Borders: Superior is at T10 or T11; inferior border is at L4/L5, laterals
260
HODGKIN’S LYMPHOMA
LYMPHOMAS
Figure 8–1. AP DRR of mantle field, Hodgkin’s disease, showing a
mouth block and lung and left ventricle block. Superior border at the
mandible/mastoid; inferior border at T10/T11.
2 cm from vertebral body edge. PA field is matched at mid plane with a
3-mm safety margin extra to the skin gap. The field is extended laterally
to encompass the entire spleen, if present.
Note: PA field is often treated one month after the mantle field treatment
is completed, to avoid excessive toxicity.
Pelvic Field/Inverted Field
Patient is supine, and AP/PA fields are used. Borders: Superior is at
L4/L5; inferiorly at 2.5 cm below ischial tuberosity; laterally to encompass inguinal lymph nodes; need a midline block to avoid unnecessary
radiation to bladder/bowel and to encompass iliac nodes. Pelvic field is
matched at mid plane to PA field.
HODGKIN’S LYMPHOMA/
NON-HODGKIN’S LYMPHOMA
LYMPHOMAS
261
Outcome
Stage
IA
IIA
Therapy
Disease-free
Survival @
5 years (%)
Overall
Survival @
5 years (%)
RT
85
95
RT
75
90
ChemoRT
85
90
III
ChemoRT
80
80
III/IV
Chemo alone
—
50
IB/IIB
(Modified from Table 8.1, p. 194, “Lymphoma and Hematologic Malignancies” by
Benjamin Movsas, M.D., and Lawrence Coia, M.D., in Introduction to Clinical
Radiation Oncology, 3rd edition, L. R. Coia and D. J. Moylan, © 1996 Lawrence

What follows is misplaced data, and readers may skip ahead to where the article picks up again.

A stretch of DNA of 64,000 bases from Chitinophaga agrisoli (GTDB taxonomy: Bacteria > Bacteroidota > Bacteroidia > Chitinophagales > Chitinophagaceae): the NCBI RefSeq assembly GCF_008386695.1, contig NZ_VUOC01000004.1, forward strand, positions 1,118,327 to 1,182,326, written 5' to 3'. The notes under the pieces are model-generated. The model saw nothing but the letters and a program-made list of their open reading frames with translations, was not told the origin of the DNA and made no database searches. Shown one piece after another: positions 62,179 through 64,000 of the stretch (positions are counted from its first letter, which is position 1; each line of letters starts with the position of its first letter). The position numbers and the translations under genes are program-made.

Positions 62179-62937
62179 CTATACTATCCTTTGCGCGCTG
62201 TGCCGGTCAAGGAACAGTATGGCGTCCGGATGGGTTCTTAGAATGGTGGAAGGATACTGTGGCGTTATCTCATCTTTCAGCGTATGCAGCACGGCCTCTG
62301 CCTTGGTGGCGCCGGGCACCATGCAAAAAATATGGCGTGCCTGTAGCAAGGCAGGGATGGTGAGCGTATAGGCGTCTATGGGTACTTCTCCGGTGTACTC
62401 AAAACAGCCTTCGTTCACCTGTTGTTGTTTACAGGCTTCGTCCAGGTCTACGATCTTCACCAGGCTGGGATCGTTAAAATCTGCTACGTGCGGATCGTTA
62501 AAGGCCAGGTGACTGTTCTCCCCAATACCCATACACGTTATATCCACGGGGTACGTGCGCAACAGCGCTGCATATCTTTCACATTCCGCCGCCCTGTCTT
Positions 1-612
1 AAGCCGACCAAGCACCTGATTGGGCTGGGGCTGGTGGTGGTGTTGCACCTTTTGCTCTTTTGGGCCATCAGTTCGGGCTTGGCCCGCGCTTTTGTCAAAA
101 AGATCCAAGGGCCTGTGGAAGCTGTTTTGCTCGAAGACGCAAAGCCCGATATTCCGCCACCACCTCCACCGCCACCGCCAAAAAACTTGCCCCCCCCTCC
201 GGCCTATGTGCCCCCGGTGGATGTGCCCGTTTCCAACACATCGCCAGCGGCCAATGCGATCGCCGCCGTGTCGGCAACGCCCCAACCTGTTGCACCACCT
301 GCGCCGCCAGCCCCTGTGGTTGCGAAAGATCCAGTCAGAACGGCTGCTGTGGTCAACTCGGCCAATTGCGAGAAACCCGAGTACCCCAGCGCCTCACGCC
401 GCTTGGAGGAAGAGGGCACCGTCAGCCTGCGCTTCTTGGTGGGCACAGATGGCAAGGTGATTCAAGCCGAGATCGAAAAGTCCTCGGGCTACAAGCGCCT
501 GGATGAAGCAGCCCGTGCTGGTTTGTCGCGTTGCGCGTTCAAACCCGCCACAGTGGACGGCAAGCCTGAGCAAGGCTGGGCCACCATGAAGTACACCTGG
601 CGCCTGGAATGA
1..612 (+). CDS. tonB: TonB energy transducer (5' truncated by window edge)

R. Coia and David J. Moylan, with permission from Medical Physics Publishing.)
Late Complications of RT
•
•
•
•
herpes zoster
hypothyroidism
pulmonary pneumonitis and chronic fibrosis
acute and chronic pericarditis, cardiomyopathy, myocardial
infarction, early coronary artery disease
• change in bowel habit with diarrhea, bowel, or rectal damage
• infertility for males and females with pelvic radiation
• radiation-induced malignancies.
NON-HODGKIN’S LYMPHOMA
Incidence is 54,900 with 26,100 deaths in 2005.
More patients with non-Hodgkin’s lymphoma (NHL) present quite differently from the Hodgkin’s patients. Fewer patients present with B symptoms as opposed to Hodgkin’s disease. In addition, the common Ann
Arbor staging system does not quite predict the clinical presentation of
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NON-HODGKIN’S LYMPHOMA
LYMPHOMAS
non-Hodgkin’s disease. As such, non-Hodgkin’s lymphomas are divided
into low, intermediate, and high grades that more appropriately reflect the
clinical behaviors of the disease. Each grade has three or four subtypes
with distinctly different behaviors.
Work-up
Risk Factors
• immunodeficiency (HIV) virus infection or immunosuppression
secondary to organ transplant
• Epstein-Barr virus infection
• H pylori bacterial infection
• alkalyting agents and prior radiation exposure.
Symptoms and Signs
• B symptoms